The Endangered Species Act, hailed for saving bald eagles and other majestic animals, impacts people, too, and not always in a good way. That’s the message Carl Albrecht brought to Capital Hill on December 12 at the House Natural Resources Committee hearing on how “mega” settlements reached under the law can negatively affect local economies and private property owners.

“Garkane and other rural electric cooperatives across the nation believe that, in this the 40th year of the act, we must look at some type of reform to alleviate the ever-escalating economic burden being placed on the backs of the few,” Albrecht told the committee.

The inflexibility of the law hit home when Garkane acquired the right of way to build a power line primarily on private property and state-owned lands. A small portion of the line was on Bureau of Land Management property. “We were abruptly ordered to stop construction when it was determined that two acres of Utah prairie dog habitat were within a 350-foot buffer of the project’s right of way,” Albrecht said.

Work on the co-op line was delayed for nine months while consultants for the U.S. Fish & Wildlife Service completed a survey, paid for by Garkane members. To restart the project, Garkane agreed to pay $20,000 to the National Wildlife Defense Fund and hired a biologist to monitor all the work within 350 feet of the habitat, Albrecht said.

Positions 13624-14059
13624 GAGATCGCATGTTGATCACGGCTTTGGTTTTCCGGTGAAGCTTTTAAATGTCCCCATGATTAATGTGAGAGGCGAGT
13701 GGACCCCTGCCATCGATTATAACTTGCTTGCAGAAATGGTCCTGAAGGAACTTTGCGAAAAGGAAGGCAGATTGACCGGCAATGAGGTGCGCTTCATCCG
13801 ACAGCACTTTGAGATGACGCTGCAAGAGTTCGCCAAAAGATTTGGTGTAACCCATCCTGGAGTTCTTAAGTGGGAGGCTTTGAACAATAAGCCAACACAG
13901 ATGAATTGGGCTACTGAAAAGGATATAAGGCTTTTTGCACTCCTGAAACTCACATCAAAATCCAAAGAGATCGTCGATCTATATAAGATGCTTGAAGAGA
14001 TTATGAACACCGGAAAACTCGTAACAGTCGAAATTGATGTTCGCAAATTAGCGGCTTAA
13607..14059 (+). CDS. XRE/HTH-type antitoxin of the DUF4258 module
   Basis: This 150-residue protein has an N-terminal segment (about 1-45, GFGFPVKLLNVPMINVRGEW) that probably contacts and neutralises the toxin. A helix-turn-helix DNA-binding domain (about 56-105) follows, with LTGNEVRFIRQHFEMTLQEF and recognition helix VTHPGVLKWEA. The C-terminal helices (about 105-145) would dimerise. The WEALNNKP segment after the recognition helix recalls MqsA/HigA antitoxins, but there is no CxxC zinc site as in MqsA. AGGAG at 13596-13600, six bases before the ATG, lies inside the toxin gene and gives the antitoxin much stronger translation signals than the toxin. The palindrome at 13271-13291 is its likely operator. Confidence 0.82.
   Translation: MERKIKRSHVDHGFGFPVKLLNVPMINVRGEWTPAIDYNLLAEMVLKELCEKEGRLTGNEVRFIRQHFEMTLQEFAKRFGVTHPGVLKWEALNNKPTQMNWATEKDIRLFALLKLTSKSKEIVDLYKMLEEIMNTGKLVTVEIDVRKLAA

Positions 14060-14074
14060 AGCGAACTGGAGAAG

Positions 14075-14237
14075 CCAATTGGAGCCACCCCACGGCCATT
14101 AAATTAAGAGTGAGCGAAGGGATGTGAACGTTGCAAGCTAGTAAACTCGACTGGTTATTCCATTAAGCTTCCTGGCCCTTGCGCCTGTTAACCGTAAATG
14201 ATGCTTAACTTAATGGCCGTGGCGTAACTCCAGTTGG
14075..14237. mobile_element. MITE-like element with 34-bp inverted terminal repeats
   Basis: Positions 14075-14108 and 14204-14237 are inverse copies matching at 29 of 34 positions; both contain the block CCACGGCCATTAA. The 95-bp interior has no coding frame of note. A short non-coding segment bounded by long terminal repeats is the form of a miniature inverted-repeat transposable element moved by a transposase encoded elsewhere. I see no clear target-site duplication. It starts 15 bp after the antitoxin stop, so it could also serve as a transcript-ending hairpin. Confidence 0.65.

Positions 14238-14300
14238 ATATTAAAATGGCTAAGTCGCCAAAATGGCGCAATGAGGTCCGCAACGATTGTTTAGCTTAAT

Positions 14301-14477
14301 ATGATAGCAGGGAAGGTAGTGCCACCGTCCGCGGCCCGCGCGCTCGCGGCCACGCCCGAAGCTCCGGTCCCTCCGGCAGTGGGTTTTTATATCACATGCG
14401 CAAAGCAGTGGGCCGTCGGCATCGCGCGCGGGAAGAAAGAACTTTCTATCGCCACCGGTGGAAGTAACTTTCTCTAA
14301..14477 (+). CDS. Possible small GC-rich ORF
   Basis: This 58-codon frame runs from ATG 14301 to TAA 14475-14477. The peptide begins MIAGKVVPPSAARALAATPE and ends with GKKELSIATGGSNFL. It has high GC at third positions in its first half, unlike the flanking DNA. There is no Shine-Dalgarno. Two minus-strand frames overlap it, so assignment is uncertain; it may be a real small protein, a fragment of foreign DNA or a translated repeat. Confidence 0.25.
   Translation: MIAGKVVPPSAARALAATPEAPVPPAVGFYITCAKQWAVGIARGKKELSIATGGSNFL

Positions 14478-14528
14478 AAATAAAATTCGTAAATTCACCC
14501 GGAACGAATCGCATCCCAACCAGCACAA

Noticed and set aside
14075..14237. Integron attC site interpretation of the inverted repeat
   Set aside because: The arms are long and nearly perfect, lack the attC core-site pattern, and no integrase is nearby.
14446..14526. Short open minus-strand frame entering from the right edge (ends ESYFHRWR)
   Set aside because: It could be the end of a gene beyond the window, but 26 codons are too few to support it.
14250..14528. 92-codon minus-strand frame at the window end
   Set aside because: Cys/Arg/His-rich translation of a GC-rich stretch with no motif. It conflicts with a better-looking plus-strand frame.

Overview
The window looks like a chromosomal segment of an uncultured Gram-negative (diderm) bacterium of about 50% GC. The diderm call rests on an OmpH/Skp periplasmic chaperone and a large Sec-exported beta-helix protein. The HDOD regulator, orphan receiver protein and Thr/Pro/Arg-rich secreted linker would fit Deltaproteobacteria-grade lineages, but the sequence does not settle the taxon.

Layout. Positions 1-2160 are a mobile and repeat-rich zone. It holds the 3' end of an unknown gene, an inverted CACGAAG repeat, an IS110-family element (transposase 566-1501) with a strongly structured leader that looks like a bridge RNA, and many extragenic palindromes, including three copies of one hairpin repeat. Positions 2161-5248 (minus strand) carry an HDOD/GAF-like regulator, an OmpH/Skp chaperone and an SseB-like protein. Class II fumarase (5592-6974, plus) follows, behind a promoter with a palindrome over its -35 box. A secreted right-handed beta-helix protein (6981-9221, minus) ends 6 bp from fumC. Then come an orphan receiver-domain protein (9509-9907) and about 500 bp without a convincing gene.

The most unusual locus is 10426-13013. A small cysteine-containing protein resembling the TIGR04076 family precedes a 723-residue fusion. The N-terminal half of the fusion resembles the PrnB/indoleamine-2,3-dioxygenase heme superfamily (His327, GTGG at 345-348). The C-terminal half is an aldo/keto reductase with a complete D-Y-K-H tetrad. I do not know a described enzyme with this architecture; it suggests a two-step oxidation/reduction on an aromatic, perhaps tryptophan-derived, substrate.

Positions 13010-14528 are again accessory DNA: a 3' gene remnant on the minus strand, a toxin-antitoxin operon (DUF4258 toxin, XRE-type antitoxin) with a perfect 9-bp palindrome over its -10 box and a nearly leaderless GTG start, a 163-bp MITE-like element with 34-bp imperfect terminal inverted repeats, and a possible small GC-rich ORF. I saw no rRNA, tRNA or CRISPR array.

But there was more to come. A sage grouse strutting ground had been identified along the most economical alternative route for the transmission line. “Last month as part of the construction of a transmission line, which took us seven years and $2 million to permit, we were required to fly in, by helicopter, seven power poles to locations that were within yards of an existing public access road,” Albrecht said.

Requiring poles to be set with a helicopter meant an additional single-day expense of more than $150,000 for Garkane, he said. “And recognize this all takes place while private landowners can obtain permits to kill prairie dogs on their land and sage grouse are hunted and killed by sportsmen in Utah,” said Albrecht.

Under questioning by Rep. Rob Bishop, R-Utah, Albrecht underscored the cost of $624,000, or an extra $52.22 per member, for the past three years of the inflexible interpretation of the law on co-op members in rural economies. “That’s real money for families in southern Utah,” Albrecht said. “Any increase in the power bill is a lot of money.”

While the committee is expected to further study the impacts of the act next year, Albrecht urged the lawmakers to inject some common sense into how it is carried out. “I believe it’s time we look back at what it means to have electricity in our homes, and other things that make this nation great, and return to a sense of reason and a more rational approach to the Endangered Species Act,” he said.